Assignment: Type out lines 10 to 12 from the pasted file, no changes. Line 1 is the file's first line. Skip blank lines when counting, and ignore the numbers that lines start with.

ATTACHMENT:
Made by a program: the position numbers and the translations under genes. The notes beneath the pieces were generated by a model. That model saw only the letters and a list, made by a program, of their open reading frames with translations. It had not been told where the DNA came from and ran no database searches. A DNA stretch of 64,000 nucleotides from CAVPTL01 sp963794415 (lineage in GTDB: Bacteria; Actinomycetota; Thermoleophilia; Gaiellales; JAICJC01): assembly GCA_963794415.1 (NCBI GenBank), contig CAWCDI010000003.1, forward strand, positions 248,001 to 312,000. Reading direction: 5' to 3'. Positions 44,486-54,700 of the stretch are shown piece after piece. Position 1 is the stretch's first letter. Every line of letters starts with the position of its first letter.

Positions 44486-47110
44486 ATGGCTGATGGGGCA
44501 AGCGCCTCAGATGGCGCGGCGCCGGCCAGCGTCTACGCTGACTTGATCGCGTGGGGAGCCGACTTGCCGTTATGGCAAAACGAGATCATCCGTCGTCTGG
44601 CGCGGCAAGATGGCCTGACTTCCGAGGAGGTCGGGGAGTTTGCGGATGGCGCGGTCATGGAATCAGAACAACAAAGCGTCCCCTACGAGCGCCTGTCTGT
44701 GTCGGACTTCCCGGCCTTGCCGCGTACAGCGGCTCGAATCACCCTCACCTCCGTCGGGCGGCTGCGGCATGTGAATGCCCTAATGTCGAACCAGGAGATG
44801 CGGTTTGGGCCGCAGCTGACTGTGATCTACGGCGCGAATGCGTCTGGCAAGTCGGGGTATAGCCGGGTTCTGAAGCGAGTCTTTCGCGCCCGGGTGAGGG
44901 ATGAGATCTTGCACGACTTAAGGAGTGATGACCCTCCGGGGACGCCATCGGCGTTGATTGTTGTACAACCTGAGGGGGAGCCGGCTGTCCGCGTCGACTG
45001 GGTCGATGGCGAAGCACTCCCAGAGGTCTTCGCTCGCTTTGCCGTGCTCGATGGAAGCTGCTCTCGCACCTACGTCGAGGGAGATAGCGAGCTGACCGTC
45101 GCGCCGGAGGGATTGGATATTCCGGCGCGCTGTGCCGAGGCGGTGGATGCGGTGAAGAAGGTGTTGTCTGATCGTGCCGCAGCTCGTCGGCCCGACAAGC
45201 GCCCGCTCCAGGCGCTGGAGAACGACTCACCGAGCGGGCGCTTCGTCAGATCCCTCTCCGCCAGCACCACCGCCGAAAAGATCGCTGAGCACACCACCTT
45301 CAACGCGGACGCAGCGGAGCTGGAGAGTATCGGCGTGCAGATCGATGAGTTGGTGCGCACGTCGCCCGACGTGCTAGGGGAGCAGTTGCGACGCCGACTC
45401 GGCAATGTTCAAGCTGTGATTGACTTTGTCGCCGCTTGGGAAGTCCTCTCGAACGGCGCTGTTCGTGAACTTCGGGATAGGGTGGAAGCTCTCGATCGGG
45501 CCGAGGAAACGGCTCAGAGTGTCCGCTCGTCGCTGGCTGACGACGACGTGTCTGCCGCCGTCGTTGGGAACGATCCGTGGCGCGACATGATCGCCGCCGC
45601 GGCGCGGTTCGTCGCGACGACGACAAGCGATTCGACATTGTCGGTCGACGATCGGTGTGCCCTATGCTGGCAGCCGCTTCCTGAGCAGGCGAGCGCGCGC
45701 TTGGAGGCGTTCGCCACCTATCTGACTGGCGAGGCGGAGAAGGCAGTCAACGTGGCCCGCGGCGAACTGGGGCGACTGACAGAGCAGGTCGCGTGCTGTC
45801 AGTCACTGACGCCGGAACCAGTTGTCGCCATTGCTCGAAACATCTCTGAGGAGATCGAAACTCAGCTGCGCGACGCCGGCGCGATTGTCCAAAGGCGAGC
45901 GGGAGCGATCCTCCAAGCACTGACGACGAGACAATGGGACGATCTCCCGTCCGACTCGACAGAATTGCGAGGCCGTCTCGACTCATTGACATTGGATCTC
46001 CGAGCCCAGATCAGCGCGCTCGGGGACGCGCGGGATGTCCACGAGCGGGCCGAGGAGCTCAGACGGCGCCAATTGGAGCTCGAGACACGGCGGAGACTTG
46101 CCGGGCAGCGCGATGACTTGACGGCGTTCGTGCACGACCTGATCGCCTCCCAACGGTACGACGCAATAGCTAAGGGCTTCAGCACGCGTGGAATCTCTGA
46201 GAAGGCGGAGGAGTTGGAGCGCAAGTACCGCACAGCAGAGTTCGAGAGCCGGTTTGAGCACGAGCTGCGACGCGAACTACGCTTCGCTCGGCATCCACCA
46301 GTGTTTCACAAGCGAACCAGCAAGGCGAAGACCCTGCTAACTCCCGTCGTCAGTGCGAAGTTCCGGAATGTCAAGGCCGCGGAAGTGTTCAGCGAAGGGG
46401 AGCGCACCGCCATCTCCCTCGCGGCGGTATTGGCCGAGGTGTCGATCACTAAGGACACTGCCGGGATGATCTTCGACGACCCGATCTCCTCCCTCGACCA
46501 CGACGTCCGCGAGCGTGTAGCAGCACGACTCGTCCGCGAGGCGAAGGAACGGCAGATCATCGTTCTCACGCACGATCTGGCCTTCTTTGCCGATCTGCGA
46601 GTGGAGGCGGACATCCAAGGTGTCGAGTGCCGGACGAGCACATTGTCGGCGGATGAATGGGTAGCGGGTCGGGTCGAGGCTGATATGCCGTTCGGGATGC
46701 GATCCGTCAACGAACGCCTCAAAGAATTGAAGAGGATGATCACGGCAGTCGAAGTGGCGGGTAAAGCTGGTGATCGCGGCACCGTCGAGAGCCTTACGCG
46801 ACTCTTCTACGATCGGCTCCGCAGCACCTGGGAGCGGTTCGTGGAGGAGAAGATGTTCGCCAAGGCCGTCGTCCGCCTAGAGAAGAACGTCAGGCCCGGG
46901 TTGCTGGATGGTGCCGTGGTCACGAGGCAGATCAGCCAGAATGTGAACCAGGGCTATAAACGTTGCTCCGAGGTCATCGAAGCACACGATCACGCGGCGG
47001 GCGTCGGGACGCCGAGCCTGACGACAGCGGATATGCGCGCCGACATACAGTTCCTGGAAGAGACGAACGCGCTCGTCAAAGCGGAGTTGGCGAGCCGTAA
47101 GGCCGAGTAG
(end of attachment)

45101 GCGCCGGAGGGATTGGATATTCCGGCGCGCTGTGCCGAGGCGGTGGATGCGGTGAAGAAGGTGTTGTCTGATCGTGCCGCAGCTCGTCGGCCCGACAAGC
45201 GCCCGCTCCAGGCGCTGGAGAACGACTCACCGAGCGGGCGCTTCGTCAGATCCCTCTCCGCCAGCACCACCGCCGAAAAGATCGCTGAGCACACCACCTT
45301 CAACGCGGACGCAGCGGAGCTGGAGAGTATCGGCGTGCAGATCGATGAGTTGGTGCGCACGTCGCCCGACGTGCTAGGGGAGCAGTTGCGACGCCGACTC